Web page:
LEWISTON — A picture in the newspaper inspired local painter Melinda Campbell to visit the Cowan Mill on Saturday.
"The way it is now, it looks like the Roman Coliseum — the ruins," she said. "I just have to paint it."
Campbell was one of hundreds who visited Veterans Park in Lewiston on Saturday to pay their respects to the Cowan Mill, destroyed by a massive fire on Wednesday.
Most came equipped with digital cameras. Campbell brought her easel, a canvas and paints.
"Somebody came and said the city wants to demolish it by Wednesday," she said. "So today was the opportunity. It's sad."
City officials have scheduled a hearing at 11 a.m. Tuesday in Androscoggin County Superior Court, seeking a legal order to demolish the building. They said Friday that they hope to be ready to begin knocking the building down as soon as that order is signed.
Investigators from the Maine State Police, the federal Bureau of Alcohol, Tobacco, Firearms and Explosives and Lewiston Police have declared the fire an act of arson. No arrest has been made, but Lewiston Police Lt. Mike McGonagle said police are following some leads.
"We've been interviewing witnesses and hopefully, we'll be able to bring this to a conclusion in the next few days," he said.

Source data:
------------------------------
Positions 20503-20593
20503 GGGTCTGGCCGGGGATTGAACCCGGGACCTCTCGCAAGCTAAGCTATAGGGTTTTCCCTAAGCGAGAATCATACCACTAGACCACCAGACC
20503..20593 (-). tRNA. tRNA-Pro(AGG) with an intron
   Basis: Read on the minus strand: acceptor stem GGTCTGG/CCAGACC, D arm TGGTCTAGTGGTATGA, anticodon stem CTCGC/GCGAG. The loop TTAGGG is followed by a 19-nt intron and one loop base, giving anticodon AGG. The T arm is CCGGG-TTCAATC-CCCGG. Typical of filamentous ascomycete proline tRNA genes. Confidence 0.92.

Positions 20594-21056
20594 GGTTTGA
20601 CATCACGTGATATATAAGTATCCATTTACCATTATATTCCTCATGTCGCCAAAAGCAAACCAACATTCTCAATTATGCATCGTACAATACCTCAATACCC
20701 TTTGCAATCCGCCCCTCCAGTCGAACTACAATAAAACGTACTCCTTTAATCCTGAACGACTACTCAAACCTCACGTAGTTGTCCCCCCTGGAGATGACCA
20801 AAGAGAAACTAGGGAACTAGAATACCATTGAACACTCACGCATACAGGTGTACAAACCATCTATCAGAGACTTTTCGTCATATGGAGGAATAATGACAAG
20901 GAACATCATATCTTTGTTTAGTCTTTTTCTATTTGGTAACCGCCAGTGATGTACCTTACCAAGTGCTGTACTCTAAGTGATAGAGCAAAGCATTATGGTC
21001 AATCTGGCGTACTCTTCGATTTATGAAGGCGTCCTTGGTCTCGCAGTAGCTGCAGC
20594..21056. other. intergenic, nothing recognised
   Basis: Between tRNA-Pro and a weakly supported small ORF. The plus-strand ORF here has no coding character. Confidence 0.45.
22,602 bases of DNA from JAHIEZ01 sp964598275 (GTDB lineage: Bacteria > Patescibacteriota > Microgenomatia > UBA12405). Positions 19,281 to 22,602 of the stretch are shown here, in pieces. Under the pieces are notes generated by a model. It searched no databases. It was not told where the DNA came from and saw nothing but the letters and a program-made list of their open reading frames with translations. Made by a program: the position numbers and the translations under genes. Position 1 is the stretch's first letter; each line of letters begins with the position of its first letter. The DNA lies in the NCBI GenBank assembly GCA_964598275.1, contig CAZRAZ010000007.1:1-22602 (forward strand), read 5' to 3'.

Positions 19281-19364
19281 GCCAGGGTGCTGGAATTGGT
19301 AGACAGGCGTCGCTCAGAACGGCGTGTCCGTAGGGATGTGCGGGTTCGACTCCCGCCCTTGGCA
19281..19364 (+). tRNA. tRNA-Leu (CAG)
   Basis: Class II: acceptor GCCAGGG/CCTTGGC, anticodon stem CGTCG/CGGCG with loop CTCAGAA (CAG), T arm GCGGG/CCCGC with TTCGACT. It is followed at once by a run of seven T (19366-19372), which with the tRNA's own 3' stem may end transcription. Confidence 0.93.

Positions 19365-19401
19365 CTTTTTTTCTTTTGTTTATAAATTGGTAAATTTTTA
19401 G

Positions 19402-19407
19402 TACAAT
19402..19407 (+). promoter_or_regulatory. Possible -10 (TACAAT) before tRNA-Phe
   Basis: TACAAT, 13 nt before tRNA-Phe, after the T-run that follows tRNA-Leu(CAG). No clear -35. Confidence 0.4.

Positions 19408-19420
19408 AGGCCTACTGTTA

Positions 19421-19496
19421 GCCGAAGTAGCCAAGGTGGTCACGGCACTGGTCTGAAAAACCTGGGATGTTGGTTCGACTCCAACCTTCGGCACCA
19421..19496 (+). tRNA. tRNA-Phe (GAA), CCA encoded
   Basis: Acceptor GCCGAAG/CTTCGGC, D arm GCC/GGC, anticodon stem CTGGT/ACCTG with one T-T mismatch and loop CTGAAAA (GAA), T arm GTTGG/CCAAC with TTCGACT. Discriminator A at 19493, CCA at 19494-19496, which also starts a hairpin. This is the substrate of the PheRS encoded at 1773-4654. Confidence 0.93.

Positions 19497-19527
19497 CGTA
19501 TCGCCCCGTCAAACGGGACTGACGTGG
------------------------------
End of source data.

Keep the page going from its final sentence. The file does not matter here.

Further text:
The fire began just after 4 p.m. Wednesday and consumed the 159-year-old mill building in a matter of hours. All that remains are several stories of brick wall and the smokestack.
Spectators had been coming all day, Ace Security guard Lewis Crafts said. He'd been stationed on the road in front of the old mill, near the entrance to Espo's Trattoria since emergency crews cleared out. His job has been to make sure the curious don't venture too close to the old husk of a building.
"Its extremely dangerous in there right now," Crafts said. "You can't let anyone near it because one brick might fall, then the whole thing would come down and someone would get hurt."
So far, no one has ventured closer than the street. People stop to look at the building, take a few snapshots and move on. Crafts figured that no fewer than 50 people had stopped by Veterans Park to look at the wreckage during the first three hours of his evening shift.
Dennis and Nadine Bellmore of Lewiston came to snap some pictures of the building's remains and the nearby Great Falls. Neither had family who worked in the mill but some had worked in the nearby Hill Mill.
"It was a piece of Lewiston's history, and it's a shame to see it go," he said. Both work in Portland and hadn't been able to get downtown until Saturday.
"We tried Wednesday, to see the fire," he said. "But we just couldn't get close. And we tried again Thursday, but we couldn't see anything."